But she shouldn’t be alone. She shouldn’t be its sole or primary scapegoat.
Sandberg answers to Zuckerberg. He fully controls the company, thanks to the voting rights his Facebook shares give him. He can and does direct Facebook as he sees fit.
But more to the point, Zuckerberg is the one who determines how much of the company’s resources and engineering personnel to devote to particular efforts or projects, as Susan Desmond-Hellmann, a company director, recently explained to The Wall Street Journal. Whatever Sandberg’s culpability for the scandals that have befallen Facebook, the buck ultimately stops with Zuckerberg. He too ought to step down.
Or, since he told CNN “that’s not in the plan,” he should be forced to, perhaps by having Congress abolish the supervoting powers of his shares, which is the basis of his control.
But even that’s not enough. Facebook would pose a threat to society no matter how enlightened and forward-thinking its management. The company itself simply has too much power. It has amassed detailed dossiers on millions of people. It, along with Google, dominates digital advertising and has become a major distributor of news and information.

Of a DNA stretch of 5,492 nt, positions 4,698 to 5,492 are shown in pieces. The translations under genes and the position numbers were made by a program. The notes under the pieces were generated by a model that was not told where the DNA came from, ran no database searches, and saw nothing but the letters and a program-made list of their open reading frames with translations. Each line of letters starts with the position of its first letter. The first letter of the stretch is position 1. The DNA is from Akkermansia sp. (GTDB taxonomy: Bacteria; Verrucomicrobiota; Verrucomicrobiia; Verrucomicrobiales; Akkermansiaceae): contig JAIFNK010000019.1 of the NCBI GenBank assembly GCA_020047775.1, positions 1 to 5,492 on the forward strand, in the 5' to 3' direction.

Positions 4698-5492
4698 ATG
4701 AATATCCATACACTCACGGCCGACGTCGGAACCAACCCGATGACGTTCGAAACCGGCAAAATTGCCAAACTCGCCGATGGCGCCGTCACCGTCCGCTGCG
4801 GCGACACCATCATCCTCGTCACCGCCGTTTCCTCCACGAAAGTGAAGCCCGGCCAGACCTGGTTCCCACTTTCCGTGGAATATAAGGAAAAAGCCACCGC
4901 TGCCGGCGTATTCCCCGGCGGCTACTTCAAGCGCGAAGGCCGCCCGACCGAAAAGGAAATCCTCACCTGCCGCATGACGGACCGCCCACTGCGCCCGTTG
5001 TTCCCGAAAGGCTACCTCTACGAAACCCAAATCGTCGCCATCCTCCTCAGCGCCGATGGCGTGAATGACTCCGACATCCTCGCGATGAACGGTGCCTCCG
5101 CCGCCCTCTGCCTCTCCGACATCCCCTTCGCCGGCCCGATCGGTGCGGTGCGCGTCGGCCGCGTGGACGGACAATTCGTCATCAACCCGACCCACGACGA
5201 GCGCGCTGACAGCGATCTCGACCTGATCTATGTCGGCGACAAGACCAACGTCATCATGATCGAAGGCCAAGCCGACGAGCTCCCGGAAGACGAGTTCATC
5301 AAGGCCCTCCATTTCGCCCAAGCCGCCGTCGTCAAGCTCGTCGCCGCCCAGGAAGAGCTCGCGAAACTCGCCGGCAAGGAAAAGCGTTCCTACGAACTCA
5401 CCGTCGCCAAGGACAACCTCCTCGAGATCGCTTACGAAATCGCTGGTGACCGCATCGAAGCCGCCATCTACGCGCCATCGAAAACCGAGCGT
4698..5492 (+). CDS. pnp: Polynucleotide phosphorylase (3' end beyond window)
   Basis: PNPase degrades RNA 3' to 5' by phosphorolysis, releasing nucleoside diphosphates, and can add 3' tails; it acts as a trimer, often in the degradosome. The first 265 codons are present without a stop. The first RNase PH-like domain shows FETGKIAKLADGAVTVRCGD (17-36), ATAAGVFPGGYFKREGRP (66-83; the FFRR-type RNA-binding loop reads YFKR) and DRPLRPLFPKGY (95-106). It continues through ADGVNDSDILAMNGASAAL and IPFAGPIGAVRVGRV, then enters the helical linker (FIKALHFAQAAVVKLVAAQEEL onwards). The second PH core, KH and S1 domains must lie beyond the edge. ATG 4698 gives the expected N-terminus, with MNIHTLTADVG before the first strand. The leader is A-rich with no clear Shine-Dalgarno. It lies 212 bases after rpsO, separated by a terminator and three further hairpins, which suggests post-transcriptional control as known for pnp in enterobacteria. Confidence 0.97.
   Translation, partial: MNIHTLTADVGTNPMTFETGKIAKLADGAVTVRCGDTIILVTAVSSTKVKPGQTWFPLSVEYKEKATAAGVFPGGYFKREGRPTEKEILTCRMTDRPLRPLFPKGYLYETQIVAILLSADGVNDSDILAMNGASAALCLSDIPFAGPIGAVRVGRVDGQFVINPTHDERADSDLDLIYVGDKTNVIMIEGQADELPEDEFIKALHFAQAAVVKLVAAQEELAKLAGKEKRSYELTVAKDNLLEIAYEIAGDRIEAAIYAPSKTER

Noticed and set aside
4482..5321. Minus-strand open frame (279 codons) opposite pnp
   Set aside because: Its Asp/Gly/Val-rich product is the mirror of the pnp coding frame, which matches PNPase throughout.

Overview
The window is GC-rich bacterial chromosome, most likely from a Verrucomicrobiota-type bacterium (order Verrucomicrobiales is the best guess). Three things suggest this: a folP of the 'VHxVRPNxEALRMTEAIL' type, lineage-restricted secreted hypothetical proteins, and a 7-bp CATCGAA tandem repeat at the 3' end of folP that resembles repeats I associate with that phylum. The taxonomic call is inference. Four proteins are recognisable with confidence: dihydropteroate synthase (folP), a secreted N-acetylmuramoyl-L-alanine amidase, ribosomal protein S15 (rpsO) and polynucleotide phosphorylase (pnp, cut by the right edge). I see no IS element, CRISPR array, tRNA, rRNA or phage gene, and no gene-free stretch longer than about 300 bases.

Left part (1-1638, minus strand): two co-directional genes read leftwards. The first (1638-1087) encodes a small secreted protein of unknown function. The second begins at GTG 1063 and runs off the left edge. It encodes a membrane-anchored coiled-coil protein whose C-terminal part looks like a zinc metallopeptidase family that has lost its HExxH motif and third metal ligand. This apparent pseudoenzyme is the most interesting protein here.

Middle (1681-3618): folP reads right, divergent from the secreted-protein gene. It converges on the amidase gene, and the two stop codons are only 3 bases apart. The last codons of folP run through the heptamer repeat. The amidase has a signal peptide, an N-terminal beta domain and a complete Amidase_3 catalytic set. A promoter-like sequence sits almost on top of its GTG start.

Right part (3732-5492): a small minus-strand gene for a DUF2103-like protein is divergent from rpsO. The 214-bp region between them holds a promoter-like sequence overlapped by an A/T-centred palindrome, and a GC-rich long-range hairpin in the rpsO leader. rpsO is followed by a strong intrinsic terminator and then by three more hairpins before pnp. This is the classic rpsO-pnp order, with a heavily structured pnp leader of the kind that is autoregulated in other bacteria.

As has become abundantly clear in the past two years, Facebook has a frightening ability to manipulate people’s attitudes and emotions, as well as spread dangerous and even deadly propaganda both widely and at targeted groups. It’s not just subverting citizens’ privacy on a vast scale – it has the capacity to undermine democracy and civil society as well.
Ultimately, Facebook itself needs to be held accountable for the damage it has caused. It needs to be broken up and regulated.
Yes, Sandberg should resign for her and Facebook’s failures. But that’s only a start.
- Facebook’s Mark Zuckerberg isn’t accountable to anyone, so it’s time Congress took away the source of his power
- Sen. Chuck Schumer intervened on Facebook’s behalf this summer, telling a prominent Democratic critic of the company to back off
- Facebook reportedly had its Republican-linked PR firm try to blame George Soros for the anti-Facebook movement
- The hits just keep coming for Facebook – here’s why things could continue to get worse